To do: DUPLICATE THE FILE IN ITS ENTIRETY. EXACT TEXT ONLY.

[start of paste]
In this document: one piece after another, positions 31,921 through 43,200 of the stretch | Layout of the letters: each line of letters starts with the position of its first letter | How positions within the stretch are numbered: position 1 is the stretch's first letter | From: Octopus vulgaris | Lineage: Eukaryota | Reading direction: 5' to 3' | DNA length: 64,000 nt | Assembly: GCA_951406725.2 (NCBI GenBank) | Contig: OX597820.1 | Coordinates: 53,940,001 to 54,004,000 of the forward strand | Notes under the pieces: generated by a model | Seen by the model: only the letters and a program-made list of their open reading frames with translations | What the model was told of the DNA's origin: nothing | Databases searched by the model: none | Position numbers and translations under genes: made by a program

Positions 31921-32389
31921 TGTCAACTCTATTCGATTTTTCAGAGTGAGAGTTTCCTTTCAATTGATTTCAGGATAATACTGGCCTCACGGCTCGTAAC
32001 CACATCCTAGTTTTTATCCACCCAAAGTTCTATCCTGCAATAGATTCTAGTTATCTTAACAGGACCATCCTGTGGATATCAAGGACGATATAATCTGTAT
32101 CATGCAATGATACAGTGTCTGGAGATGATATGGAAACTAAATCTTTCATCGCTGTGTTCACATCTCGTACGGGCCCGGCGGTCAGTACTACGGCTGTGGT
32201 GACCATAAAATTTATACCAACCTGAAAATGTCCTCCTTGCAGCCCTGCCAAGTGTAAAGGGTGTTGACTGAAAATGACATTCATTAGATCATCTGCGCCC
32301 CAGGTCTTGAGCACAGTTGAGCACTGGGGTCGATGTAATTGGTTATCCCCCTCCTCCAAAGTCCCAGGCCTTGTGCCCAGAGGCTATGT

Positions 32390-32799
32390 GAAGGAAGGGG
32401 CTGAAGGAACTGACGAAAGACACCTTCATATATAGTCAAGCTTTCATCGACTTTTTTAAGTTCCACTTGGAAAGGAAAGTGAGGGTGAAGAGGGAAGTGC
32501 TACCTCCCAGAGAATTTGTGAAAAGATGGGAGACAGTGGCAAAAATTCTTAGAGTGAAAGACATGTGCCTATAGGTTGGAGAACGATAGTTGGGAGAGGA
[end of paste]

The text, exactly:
In this document: one piece after another, positions 31,921 through 43,200 of the stretch | Layout of the letters: each line of letters starts with the position of its first letter | How positions within the stretch are numbered: position 1 is the stretch's first letter | From: Octopus vulgaris | Lineage: Eukaryota | Reading direction: 5' to 3' | DNA length: 64,000 nt | Assembly: GCA_951406725.2 (NCBI GenBank) | Contig: OX597820.1 | Coordinates: 53,940,001 to 54,004,000 of the forward strand | Notes under the pieces: generated by a model | Seen by the model: only the letters and a program-made list of their open reading frames with translations | What the model was told of the DNA's origin: nothing | Databases searched by the model: none | Position numbers and translations under genes: made by a program

Positions 31921-32389
31921 TGTCAACTCTATTCGATTTTTCAGAGTGAGAGTTTCCTTTCAATTGATTTCAGGATAATACTGGCCTCACGGCTCGTAAC
32001 CACATCCTAGTTTTTATCCACCCAAAGTTCTATCCTGCAATAGATTCTAGTTATCTTAACAGGACCATCCTGTGGATATCAAGGACGATATAATCTGTAT
32101 CATGCAATGATACAGTGTCTGGAGATGATATGGAAACTAAATCTTTCATCGCTGTGTTCACATCTCGTACGGGCCCGGCGGTCAGTACTACGGCTGTGGT
32201 GACCATAAAATTTATACCAACCTGAAAATGTCCTCCTTGCAGCCCTGCCAAGTGTAAAGGGTGTTGACTGAAAATGACATTCATTAGATCATCTGCGCCC
32301 CAGGTCTTGAGCACAGTTGAGCACTGGGGTCGATGTAATTGGTTATCCCCCTCCTCCAAAGTCCCAGGCCTTGTGCCCAGAGGCTATGT

Positions 32390-32799
32390 GAAGGAAGGGG
32401 CTGAAGGAACTGACGAAAGACACCTTCATATATAGTCAAGCTTTCATCGACTTTTTTAAGTTCCACTTGGAAAGGAAAGTGAGGGTGAAGAGGGAAGTGC
32501 TACCTCCCAGAGAATTTGTGAAAAGATGGGAGACAGTGGCAAAAATTCTTAGAGTGAAAGACATGTGCCTATAGGTTGGAGAACGATAGTTGGGAGAGGA